The following is a query a reader submitted to the Irish Times which Winters MD, Enda Mc Guane answered this week. Enda is a chartered planning and development surveyor and a member of the Society of Chartered Surveyors Ireland, scsi.ie.
Q. What options does a landlord have when served with a warning notice by the county council about six masts and antennae in the back garden of her house erected by an occupant of her house without planning permission? Following objections from residents, the county council has issued an enforcement order which the tenant says he will not comply with as masts are considered movable and do not require planning permission. The council disagrees with this. The tenant is not on the rental agreement and some of the masts are as high as the house itself.
The circumstances around your query are unusual, though it does support the guidance we give to landlords that residential letting is growing increasingly complicated and more challenging. There are several overlapping areas involved here, including tenancy law, planning law and the Multi-Unit Development (MUD) Act.
You indicate that the tenant who has erected the masts is not on the rental agreement. In the absence of information to the contrary, I will assume that you have a lease in place with a tenant and that this other person is either a partner of your tenant or a sublet.
Firstly, let’s explore the masts and the county council’s position. Not having seen the council’s letter, I assume it refers to Statutory Instrument No 31 of 2018 or the Planning and Development (Amendment) (No 3) Regulations 2018. These regulations amended the Planning and Development Act 2000 in relation to exemptions and descriptions of antennae and mast types. The local authority is responsible for the planning system and the enforcement of planning legislation.
A warning letter is putting you, the property owner, on notice that the local authority is aware that there may be unauthorised development being carried out on your property. Normally, you are given a four-week period to reply to the warning letter.
When a letter is issued the local authority is also required to carry out an investigation into the alleged unauthorised development. If the planning authority determines that unauthorised development has taken place, it must also determine whether the requirements of the warning letter have been met before taking further action.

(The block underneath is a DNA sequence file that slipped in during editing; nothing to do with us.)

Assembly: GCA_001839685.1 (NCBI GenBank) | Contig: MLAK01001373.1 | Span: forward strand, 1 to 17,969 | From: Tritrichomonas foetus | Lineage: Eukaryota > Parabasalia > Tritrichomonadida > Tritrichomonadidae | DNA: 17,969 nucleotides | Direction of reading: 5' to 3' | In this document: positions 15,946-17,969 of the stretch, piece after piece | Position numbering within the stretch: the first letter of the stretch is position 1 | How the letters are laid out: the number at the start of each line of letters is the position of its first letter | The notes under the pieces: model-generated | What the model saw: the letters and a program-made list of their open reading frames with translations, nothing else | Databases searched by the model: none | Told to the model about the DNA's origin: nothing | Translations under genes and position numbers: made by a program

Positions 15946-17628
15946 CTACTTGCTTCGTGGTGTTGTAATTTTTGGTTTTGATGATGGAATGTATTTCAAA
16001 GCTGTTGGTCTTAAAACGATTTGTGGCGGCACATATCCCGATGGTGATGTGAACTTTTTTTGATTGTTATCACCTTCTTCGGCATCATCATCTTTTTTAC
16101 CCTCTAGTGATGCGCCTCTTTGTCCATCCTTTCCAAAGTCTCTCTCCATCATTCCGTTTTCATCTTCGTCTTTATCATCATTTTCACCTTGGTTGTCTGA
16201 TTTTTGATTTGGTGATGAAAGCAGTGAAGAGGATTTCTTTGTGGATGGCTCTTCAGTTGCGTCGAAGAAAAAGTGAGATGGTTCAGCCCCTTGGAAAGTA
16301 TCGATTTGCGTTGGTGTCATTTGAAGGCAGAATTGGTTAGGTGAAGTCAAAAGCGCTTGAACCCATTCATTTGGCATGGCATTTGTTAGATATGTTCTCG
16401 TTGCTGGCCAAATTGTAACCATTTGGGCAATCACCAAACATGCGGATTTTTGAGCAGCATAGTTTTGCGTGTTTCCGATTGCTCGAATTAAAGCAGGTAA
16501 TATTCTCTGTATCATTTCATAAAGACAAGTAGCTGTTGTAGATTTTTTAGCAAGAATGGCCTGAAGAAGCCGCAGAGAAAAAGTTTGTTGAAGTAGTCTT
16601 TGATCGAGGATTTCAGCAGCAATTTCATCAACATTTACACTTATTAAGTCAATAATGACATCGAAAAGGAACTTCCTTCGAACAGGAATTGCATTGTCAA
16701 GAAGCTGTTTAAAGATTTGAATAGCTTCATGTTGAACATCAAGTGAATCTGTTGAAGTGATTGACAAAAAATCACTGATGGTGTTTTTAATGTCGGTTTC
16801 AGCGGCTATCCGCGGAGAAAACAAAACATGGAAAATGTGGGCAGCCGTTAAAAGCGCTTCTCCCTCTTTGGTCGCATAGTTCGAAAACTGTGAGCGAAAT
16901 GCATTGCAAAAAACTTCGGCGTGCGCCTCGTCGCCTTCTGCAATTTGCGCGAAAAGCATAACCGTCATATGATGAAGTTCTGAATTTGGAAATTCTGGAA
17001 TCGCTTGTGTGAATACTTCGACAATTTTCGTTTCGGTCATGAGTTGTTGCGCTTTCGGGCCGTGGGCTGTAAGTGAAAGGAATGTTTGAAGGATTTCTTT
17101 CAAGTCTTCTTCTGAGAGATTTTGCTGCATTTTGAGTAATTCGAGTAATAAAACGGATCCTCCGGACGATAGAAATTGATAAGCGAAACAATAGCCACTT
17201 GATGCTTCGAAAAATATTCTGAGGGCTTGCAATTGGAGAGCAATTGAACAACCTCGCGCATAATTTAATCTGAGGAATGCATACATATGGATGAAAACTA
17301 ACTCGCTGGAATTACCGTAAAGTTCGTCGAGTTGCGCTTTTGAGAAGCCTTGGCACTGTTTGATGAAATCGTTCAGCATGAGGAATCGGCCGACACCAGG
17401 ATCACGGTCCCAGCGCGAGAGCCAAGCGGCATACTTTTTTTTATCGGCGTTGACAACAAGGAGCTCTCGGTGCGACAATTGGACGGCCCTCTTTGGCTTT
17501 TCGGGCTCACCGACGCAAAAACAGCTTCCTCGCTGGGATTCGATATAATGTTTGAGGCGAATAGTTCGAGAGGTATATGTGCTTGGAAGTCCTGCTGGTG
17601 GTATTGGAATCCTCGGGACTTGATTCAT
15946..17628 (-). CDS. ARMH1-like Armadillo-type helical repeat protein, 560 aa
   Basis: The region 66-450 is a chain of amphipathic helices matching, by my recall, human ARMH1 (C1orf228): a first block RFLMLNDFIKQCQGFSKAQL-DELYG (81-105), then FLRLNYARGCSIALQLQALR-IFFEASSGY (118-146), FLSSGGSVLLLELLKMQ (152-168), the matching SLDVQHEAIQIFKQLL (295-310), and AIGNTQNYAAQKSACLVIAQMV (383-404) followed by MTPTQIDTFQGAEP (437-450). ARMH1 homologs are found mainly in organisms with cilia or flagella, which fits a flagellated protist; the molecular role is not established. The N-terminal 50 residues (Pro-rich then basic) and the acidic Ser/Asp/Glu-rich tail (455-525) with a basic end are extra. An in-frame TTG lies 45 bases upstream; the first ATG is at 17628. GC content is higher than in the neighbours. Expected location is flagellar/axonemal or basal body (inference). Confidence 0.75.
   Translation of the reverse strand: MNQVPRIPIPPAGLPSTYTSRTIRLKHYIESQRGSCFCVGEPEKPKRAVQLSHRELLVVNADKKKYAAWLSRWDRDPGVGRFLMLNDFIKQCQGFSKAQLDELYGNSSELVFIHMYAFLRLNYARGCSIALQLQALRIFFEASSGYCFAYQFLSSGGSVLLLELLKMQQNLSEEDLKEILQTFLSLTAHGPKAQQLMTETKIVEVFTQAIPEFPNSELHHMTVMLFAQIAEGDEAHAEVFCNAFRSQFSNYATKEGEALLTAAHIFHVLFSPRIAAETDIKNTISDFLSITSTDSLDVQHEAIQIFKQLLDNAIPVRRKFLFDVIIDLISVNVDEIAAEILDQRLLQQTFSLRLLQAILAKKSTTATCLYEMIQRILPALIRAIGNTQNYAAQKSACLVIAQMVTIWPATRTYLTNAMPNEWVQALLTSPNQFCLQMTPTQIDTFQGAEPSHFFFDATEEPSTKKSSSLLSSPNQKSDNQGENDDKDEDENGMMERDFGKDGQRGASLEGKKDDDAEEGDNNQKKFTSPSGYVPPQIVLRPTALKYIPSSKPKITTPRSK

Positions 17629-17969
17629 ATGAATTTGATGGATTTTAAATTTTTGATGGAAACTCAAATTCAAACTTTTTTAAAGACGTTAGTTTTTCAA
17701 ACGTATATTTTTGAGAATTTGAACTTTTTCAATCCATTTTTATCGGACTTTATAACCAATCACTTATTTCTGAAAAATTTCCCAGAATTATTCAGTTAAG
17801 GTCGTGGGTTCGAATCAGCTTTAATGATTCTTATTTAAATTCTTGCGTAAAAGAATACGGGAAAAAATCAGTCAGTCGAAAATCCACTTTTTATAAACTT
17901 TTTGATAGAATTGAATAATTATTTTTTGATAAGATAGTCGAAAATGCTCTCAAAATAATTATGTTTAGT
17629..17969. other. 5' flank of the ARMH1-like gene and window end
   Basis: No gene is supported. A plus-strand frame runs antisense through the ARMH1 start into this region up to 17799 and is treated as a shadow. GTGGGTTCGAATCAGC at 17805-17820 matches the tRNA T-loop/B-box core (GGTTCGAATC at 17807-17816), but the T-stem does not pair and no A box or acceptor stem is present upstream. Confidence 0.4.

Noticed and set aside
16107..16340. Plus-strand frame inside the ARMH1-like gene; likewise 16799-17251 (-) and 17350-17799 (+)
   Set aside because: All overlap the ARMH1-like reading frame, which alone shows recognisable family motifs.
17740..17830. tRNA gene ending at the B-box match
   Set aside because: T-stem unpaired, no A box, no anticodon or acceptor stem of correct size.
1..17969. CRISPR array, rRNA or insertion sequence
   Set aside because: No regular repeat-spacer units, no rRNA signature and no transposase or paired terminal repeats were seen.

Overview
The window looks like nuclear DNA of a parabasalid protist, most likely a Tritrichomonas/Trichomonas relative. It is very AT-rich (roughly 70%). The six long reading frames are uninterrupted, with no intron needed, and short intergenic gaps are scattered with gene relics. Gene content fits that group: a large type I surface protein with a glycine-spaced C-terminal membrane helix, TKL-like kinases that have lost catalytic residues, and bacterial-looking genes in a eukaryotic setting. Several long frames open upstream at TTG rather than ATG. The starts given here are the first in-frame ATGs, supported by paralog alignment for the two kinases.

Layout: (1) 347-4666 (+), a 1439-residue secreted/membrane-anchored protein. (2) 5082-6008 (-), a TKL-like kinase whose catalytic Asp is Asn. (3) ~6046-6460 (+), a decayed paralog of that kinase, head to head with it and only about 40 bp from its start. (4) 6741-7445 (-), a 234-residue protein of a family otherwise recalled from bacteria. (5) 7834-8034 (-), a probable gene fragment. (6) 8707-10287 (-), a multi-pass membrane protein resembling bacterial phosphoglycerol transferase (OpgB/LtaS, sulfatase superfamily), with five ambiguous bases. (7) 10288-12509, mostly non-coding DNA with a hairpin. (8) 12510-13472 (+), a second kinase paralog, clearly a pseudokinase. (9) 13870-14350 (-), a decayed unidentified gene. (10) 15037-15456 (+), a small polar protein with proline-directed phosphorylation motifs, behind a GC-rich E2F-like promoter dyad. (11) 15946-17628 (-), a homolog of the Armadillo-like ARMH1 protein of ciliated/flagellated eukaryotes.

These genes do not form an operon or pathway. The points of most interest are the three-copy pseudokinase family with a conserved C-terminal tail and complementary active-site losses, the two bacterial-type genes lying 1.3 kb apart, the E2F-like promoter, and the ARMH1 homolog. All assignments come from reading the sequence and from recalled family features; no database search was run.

This will normally take the form of an enforcement notice requiring you to rectify the situation. The time frame for a decision on further action is within 12 weeks of sending the warning letter. Non-compliance with an enforcement notice can lead to a court appearance with penalties for breaching planning as set out in the Planning and Development Act 2000, as amended.
While these penalties depend on the offence, they do include a criminal conviction and a fine and/or a prison sentence. So from your perspective as the property owner it’s important that you respond to the warning letter and engage with both the local authority and your tenant.
I would recommend you engage the services of a local chartered planning and development surveyor to inspect the masts to confirm my assumptions and to engage on your behalf with the local authority.
You also need to engage with your tenant immediately. You indicate that the person responsible for erecting the masts is not on the lease. How they have come to reside in the property will dictate their status. The differing types of occupancy are defined on the RTB website. Depending on their occupancy type and the status this concurs will dictate your approach to the individual concerned.
This will also be supported by the terms outlined in your lease. A standard residential letting agreement will contain clauses outlining what, if any works a tenant can undertake and usually there is a catch-all phrase designed to ensure the tenant does not do anything that could affect the insurance premium on the property. I would suggest that the erection of six masts and associated antennae would have a significant impact on a standard landlord insurance policy.
You need to review your lease and then formally in writing notify the tenant how their actions have breached the lease and give them a time frame to rectify this action. The RTB provides template documents to do this and to take the next steps towards termination of the breach is not rectified.
A moratorium on evictions has been in place since December 31st due to the impact of Covid-19; this is due to expire on April 15th. However, the protections don’t apply where a tenant has failed to comply with certain obligations, including antisocial behaviour; behaviour that invalidates a landlord’s insurance; use of the dwelling other than as a residential accommodation unit, without the landlord’s written consent; or behaviour that threatens the dwelling.
In addition, if this property is part of a larger development with an owners’ management company in place, then it is governed by the MUD Act and there will be “house rules” in place that give guidance and potentially prohibit additions of this nature.
Ultimately, as the property owner, you have responsibility for breaches of the house rules or the Planning Act so it’s very important that you address this issue. The situation is complex and as well as an experienced surveyor I would strongly recommend that you engage the services of a legal adviser so that you can review all your options.